Just in case you’ve missed the wall to wall coverage of Todd Akin’s political plight, here’s a brief recap.
He is currently a U.S. Congressman representing Missouri’s 2nd district. He recently won the Republican primary to run for U.S. Senate against incumbent Claire McCaskill.
On Sunday, he gave an interview with St. Louis television station KTVI in which he said in a question about abortion and rape:
“It seems to be, first of all, from what I understand from doctors, it’s really rare. If it’s a legitimate rape, the female body has ways to try to shut the whole thing down.”
Later that day, the McCaskill campaign, seeing an opportunity released a statement saying:
“As a former prosecutor, Claire McCaskill has worked closely with hundreds of rape victims and intimately understands their trauma and pain. It is that experience that makes Akin’s statements so outrageous.”
Minutes later, perhaps oblivious to the McCaskill statement, Akin released his own statement and in a small excerpt said:
In reviewing my off-the-cuff remarks, it's clear that I misspoke in this interview and it does not reflect the deep empathy I hold for the thousands of women who are raped and abused every year.
By Monday, the Democratic party machine (including the President) and their cohorts in the national media and surprisingly the Republican establishment, were all calling for Akin to step down. He has until 5 p.m. Tuesday, August 21 to resign the nomination for the Republican Party to replace him. Afterwards, it will require a court order for a replacement nominee.
Later on Monday, Congressman Akin issued an apology.
"Rape is an evil act. I used the wrong words in the wrong way and for that I apologize. As the father of two daughters, I want tough justice for predators. I have a compassionate heart for the victims of sexual assault. I pray for them. The fact is, rape can lead to pregnancy. The truth is, rape has many victims. The mistake I made was in the words I said, not in the heart I hold. I ask for your forgiveness."
First, I was embarrassed by Akin’s comments. They were wrong. He is a little backward. But this misspeak is no cause for his resignation. The fact is, there are illegitimate claims of rape. Probably not many, but they do exist. We need only look as far as Norma McCorvey, the Jane Roe of Roe v. Wade. Her case falsely claimed that she was raped and was prevented from having an abortion.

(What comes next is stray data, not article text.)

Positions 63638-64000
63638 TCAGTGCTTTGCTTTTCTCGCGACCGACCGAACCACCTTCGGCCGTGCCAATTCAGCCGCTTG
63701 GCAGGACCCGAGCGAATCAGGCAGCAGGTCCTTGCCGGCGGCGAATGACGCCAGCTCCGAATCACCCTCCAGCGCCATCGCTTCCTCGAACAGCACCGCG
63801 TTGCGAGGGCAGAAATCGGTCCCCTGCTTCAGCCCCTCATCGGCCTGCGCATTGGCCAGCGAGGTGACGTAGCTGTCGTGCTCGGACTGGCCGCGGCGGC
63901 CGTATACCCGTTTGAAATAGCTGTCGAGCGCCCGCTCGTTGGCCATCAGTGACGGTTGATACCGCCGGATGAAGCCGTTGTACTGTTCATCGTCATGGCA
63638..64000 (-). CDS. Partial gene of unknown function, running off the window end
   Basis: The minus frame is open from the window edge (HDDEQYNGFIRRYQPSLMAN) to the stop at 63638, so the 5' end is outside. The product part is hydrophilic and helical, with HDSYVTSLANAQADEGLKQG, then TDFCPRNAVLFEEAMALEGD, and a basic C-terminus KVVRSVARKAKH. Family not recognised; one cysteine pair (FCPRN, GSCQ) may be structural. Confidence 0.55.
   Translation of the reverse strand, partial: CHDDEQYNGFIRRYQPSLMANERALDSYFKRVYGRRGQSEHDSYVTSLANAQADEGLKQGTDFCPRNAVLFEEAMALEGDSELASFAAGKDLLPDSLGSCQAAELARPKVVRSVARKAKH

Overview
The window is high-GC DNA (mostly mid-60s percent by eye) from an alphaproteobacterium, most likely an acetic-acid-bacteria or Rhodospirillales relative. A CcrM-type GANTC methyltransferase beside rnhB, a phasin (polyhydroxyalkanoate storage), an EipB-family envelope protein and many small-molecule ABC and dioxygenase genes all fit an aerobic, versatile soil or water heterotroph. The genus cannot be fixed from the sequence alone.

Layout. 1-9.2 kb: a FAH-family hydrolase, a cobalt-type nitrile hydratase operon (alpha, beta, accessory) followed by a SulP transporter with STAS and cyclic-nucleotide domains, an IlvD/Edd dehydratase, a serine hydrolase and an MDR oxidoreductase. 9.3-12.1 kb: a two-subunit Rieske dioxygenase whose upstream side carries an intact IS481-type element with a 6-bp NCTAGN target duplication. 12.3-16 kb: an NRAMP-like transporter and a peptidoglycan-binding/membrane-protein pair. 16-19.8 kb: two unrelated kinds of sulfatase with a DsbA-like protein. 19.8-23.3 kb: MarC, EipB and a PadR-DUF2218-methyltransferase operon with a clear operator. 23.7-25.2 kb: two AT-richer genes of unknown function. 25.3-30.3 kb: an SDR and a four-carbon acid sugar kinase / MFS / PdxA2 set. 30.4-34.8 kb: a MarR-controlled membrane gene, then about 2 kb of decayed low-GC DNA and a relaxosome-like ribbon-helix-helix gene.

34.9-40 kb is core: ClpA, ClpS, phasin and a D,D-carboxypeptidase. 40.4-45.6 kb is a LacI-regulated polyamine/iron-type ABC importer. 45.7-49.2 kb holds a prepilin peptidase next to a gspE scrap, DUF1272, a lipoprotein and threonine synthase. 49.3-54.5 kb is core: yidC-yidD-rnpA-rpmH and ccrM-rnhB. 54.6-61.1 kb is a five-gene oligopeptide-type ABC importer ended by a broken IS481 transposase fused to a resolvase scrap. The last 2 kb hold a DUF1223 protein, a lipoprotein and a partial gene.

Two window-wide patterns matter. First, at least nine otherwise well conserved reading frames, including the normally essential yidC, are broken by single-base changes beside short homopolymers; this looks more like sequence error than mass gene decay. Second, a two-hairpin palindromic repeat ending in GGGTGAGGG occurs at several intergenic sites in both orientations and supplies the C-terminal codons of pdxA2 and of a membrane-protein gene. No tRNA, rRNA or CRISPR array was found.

But that is hardly the essential point of the Akin plight. The question is, is this comment a part of the character of Todd Akin. Is he an uncaring chauvinist who is hardened to the crisis of women who are raped, especially if that rape results in pregnancy. He is not.
Second, the really unbelievable drama of this story is that of the Republican establishment. I understand the McCaskill/Obama/DNC response. But Republicans?
What I’m been incensed at is the RNC and all its tentacles interfering with Missouri. Mitt Romney issued two comments on Monday against Akin; Karl Rove said his fundraising PAC won’t give money, the RNC is yanking advertising for Akin, etc, etc, etc. Many politicians have issued public statements, telling Akin to back out.
Why is the Republican establishment telling this Missourian-Republican-leaning voter that I cannot have the senatorial candidate for whom I voted? He did nothing immoral or unethical. He misspoke. He even apologized AND even asked for forgiveness. Yet this is not enough. They want him out. Why? Because unthinking, emotional, manipulating people are causing a raucous.
I want evaluation. This was an unfortunate mis-speak. Akin has apologized for his mistake. Let’s move on. A Republican establishment that adds fuel to the fire, shows that it is part of America’s problem, not its solution. And it shows itself unworthy of the support of people with brains who don’t go off half-cocked on an emotive crusade. I don’t want perfection. I want character. And that is one thing of which Todd Akin has plenty (take note Karl Rove, it’s character that counts, not dollars).